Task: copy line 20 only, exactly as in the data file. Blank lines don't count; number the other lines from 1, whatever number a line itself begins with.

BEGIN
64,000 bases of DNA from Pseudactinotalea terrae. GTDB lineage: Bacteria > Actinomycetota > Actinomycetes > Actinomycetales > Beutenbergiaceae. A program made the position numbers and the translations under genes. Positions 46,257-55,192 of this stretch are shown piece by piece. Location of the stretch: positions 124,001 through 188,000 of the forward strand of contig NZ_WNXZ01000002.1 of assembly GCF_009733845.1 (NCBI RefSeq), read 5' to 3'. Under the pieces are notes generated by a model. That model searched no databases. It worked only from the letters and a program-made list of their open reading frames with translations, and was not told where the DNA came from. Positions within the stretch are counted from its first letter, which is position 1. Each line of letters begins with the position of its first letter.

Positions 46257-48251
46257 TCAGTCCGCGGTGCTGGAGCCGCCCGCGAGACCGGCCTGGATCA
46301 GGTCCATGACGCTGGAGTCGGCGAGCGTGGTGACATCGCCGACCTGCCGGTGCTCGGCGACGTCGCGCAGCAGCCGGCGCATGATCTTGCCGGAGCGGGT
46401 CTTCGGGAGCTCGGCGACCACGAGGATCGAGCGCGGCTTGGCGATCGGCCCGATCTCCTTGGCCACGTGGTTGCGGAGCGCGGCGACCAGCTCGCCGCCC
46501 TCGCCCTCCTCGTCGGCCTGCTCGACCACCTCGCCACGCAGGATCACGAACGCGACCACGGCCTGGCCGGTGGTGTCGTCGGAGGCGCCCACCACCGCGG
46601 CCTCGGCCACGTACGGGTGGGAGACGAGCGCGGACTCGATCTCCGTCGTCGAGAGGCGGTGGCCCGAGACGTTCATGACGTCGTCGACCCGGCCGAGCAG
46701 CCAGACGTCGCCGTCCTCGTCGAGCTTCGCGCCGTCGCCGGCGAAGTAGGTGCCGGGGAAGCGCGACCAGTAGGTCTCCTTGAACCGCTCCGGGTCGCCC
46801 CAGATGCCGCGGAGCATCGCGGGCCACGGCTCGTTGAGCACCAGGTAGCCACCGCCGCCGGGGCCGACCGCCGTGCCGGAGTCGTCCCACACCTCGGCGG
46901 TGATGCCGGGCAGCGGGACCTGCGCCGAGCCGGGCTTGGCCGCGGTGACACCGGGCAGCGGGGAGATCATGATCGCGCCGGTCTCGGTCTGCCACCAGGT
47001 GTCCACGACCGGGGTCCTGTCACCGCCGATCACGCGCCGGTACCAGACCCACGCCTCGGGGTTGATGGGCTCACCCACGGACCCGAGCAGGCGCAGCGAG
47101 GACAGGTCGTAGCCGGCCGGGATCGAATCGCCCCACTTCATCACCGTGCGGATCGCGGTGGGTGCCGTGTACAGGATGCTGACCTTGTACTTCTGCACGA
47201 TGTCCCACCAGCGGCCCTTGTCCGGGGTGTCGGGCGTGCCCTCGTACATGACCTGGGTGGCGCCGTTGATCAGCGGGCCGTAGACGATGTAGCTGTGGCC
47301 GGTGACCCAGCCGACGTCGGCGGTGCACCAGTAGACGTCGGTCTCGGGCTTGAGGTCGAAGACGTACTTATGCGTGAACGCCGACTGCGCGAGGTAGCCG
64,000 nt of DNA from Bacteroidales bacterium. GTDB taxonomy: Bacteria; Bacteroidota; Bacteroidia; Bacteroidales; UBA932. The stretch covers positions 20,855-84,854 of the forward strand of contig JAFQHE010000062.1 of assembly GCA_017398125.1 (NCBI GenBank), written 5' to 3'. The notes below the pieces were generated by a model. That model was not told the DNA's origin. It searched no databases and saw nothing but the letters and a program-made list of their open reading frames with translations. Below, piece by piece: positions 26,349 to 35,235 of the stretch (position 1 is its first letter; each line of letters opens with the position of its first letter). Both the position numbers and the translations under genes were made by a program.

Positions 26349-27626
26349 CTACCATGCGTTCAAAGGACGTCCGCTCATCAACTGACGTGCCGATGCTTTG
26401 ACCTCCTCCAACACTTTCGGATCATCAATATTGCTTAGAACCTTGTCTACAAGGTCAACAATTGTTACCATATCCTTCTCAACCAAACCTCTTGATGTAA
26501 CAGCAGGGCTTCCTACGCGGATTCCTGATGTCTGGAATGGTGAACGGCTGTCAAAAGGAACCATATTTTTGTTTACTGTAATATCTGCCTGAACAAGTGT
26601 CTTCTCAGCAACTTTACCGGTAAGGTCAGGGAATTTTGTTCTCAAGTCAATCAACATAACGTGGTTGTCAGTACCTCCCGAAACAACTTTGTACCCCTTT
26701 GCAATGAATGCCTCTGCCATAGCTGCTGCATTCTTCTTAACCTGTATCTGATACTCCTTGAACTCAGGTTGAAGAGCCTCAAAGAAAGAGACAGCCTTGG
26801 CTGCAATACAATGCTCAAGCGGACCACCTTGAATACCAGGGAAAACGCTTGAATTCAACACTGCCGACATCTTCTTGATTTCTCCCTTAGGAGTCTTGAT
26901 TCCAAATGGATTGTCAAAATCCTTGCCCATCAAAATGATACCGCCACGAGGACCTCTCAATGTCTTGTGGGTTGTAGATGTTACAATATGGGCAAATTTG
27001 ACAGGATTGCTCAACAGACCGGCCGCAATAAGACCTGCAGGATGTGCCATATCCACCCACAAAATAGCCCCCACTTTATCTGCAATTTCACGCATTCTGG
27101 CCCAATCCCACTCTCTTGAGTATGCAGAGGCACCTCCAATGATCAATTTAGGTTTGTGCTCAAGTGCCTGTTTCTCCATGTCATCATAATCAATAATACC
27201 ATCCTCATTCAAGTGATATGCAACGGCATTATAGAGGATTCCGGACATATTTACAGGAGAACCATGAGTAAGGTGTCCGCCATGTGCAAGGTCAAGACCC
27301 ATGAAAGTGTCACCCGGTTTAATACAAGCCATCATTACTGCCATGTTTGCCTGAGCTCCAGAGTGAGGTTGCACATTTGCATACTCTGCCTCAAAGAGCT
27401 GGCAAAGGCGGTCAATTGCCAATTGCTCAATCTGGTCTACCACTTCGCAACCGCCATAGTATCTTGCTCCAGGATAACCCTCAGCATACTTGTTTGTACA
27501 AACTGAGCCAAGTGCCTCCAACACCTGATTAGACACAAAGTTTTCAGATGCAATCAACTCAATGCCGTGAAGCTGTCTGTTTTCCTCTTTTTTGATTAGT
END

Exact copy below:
26601 CTTCTCAGCAACTTTACCGGTAAGGTCAGGGAATTTTGTTCTCAAGTCAATCAACATAACGTGGTTGTCAGTACCTCCCGAAACAACTTTGTACCCCTTT